“Recently, we were refused funding because we were told that we know the solutions to our problems. Of course we know the solutions, but we need to get the money in order to resolve them. If it’s not shiny and new many bodies don’t want to know,” she added.

No Recourse To Public Funds

With the added pressure of uncertain financial futures, refuge managers are struggling to help women who enter the refuge without recourse to public funds (NRPF).

Women in this category are not British citizens. They are not entitled to any housing benefit until their domestic violence exemption is processed through the Home Office.

As many women enter a refuge without any money to their name, they are entitled to housing benefit, which funds their place in the safe house. Women who have arrived on their husband’s visa or are not British citizens have to go through a stressful application process in order to receive any benefit.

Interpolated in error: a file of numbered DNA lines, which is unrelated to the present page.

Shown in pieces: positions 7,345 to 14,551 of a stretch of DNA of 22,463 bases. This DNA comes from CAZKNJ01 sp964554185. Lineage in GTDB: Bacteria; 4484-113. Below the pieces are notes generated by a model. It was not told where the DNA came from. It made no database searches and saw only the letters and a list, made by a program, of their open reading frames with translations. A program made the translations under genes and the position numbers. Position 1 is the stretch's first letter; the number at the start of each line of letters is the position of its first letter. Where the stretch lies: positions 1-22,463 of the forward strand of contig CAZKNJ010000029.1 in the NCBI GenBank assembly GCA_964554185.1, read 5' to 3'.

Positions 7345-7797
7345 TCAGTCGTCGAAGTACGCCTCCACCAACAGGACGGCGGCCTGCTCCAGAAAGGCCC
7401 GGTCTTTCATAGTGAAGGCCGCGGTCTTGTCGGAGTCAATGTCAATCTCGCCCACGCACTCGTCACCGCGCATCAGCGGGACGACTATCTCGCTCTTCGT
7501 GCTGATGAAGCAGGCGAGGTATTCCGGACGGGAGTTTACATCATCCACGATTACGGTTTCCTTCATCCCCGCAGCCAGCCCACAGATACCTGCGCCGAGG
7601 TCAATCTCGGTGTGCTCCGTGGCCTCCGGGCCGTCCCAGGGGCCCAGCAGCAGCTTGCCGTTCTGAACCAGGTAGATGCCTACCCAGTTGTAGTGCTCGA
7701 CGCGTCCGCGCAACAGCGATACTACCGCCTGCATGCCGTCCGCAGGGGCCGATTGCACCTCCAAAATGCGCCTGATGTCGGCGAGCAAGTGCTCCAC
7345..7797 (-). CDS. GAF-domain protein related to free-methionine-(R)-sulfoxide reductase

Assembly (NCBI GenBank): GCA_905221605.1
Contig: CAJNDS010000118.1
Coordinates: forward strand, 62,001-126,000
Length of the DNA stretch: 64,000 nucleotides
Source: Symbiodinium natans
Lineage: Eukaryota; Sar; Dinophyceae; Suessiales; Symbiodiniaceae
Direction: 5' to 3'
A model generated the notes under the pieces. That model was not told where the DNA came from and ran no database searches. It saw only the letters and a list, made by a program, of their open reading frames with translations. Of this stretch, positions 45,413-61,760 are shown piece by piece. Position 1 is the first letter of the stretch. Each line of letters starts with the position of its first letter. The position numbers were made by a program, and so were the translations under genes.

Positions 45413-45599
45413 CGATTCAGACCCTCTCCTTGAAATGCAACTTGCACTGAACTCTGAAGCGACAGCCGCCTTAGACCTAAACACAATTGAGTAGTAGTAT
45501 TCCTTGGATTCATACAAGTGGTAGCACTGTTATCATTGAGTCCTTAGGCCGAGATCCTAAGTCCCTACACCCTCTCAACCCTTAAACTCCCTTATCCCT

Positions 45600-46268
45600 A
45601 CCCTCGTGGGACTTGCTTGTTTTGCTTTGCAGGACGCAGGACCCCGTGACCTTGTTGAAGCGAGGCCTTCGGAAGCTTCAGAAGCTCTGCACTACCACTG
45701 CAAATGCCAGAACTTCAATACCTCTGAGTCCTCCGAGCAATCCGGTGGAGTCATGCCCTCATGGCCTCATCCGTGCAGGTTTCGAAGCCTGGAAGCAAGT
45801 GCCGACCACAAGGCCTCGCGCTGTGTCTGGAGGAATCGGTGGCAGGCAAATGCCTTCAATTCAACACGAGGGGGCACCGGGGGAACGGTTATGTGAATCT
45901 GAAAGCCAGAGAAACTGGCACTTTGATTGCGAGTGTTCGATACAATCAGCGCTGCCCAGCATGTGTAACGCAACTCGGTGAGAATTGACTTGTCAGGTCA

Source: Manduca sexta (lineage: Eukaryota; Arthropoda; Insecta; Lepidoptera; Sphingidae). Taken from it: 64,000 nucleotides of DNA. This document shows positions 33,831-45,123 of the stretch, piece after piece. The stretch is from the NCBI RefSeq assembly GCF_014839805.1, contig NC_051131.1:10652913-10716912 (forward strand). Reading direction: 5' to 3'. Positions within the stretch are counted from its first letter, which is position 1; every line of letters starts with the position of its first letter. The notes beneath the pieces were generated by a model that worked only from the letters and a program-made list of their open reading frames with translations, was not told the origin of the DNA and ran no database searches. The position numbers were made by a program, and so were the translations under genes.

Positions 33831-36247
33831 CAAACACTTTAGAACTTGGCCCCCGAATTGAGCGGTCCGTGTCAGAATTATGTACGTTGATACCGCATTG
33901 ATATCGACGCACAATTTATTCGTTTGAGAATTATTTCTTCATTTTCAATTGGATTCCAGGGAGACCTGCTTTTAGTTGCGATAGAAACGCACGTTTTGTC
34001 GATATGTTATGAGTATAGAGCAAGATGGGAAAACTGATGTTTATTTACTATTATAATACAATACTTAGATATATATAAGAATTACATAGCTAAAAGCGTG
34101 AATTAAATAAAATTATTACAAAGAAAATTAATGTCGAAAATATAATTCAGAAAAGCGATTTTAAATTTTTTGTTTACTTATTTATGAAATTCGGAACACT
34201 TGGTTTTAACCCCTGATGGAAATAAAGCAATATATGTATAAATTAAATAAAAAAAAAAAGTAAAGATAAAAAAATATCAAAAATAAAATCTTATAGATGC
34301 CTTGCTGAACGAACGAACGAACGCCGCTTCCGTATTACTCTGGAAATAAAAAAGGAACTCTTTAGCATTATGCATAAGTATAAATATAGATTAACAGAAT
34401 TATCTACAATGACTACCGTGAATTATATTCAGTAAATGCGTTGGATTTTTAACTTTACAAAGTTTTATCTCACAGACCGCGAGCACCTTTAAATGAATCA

Although the application process should take 20 days or thereabouts, refuge managers report that it can be as long as nine months for certain residents.

“So let's say a woman is fleeing Waltham Forest with two small kids, no recourse,” says Monica Tuohy, refuge provider Solace’s Islington manager. “We will negotiate with social services how that's going to be funded. They will normally give us something in writing in advance that says ‘yes, we will support you.’”

“It will be six months later, and still, some local authorities haven’t given us any money. So we'd bill them, and receive no reply. And what do you do in the end, march the woman out of the door? Of course we're not going to do that. So it's a very difficult position.”

For the refuges which take the risk and accept women with no recourse, they end up running at a loss and then unable to rehouse the women when they are ready to move on.

“The refuge is becoming more of a place where people are left to live,” said a refuge manager in the Midlands to the Bureau.

“People are staying longer because of a shortage of accommodation in the city. We can't throw people out on the street. Some of them are becoming institutionalised. I've got a lady who's been with us for two years. That's not what it's about”, she added.